Choctaw High School’s Keisha Thomas said she had read the book over the summer, chatted about it with her principal, and “felt supported.”
As such, she thought it would be ok to teach the subject matter to her students.
According to WEAR-3, Thomas said “We are dealing with race in our country and all over the world, why not have a safe place to talk about that?”
But once word got out about the book, Thomas said she got “calls from a few parents who was [sic] appalled.” She said some of the complaints noted racism “is not an issue” in society which, for her, meant “White Fragility” needs to be taught.
Nevertheless, Thomas was told to stop using the book — at least for the time being.
Last week, Thomas justified use of “White Fragility” to the Okaloosa County School District Board. Board member Dewey Destin told Thomas he knows “students are ready to talk about” race issues as he said those with whom he’s talked “wanted to have an open and free debate about the issues that are important in our times.”
Thomas told WEAR-3 that parents should show a little trust in their kids’ teachers: “[U]nderstand we are dealing with a culture that deals with race and diversity, so we have to talk about it.”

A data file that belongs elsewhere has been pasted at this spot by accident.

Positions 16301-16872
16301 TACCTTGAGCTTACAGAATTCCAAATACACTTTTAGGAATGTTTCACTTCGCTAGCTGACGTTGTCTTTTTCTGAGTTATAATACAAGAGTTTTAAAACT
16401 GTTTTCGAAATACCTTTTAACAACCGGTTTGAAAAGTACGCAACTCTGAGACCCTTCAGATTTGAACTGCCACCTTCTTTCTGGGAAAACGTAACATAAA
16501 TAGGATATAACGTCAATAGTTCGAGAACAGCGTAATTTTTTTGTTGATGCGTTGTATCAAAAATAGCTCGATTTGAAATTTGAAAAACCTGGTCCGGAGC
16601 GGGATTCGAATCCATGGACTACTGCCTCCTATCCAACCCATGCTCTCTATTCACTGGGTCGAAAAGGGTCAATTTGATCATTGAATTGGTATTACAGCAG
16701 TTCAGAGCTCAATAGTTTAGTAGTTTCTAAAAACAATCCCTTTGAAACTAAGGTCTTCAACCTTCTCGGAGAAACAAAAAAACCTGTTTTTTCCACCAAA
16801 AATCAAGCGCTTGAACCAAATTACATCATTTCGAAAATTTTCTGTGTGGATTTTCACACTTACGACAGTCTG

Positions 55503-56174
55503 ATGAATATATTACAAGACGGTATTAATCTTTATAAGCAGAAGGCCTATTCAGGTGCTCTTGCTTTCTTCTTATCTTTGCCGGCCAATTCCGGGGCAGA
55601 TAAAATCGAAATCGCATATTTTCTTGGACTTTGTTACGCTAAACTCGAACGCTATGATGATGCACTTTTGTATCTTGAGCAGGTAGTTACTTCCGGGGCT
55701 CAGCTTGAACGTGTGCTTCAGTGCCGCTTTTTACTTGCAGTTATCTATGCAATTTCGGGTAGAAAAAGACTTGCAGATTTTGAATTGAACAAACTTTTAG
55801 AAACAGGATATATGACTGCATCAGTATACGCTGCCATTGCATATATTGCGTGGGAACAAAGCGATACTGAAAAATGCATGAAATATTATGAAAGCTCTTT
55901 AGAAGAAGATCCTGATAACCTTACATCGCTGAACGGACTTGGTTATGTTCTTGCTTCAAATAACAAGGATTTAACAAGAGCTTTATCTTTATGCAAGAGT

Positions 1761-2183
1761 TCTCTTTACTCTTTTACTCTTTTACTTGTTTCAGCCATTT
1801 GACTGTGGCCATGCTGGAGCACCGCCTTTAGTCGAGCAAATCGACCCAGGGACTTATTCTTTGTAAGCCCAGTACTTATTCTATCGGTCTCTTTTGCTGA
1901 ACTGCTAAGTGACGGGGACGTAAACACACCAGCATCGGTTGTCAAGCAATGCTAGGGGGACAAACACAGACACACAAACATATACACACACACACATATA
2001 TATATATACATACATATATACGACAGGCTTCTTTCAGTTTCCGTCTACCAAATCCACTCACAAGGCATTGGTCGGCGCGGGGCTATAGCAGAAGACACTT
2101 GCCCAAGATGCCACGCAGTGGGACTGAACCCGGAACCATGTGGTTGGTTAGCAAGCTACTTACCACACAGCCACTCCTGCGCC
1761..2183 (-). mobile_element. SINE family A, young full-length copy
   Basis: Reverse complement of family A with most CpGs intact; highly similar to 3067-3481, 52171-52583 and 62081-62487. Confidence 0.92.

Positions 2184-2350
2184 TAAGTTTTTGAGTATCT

Interestingly, one of Thomas’s justifications for using “White Fragility” is to have her students “think critically.” But as noted by The Fix, DiAngelo’s book doesn’t leave a lot of leeway for that. For example, DiAngelo claims “when a person denies they are racist, this denial is actually proof of both racism and white fragility.” The violates the principle of falsifiability — that is, “for anything to be considered scientific, it must be able to be proven false.”
Meanwhile, over in California in sort of a reverse situation, the Burbank Unified School District’s quest for anti-racism led it to ban “until further notice” the classics “To Kill a Mockingbird,” “The Adventures of Huckleberry Finn,” “Of Mice and Men,” “The Cay” and “Roll of Thunder, Hear My Cry.”
These books were “challenged” by four parents, three of whom are black, because of “potential harm” to black students.
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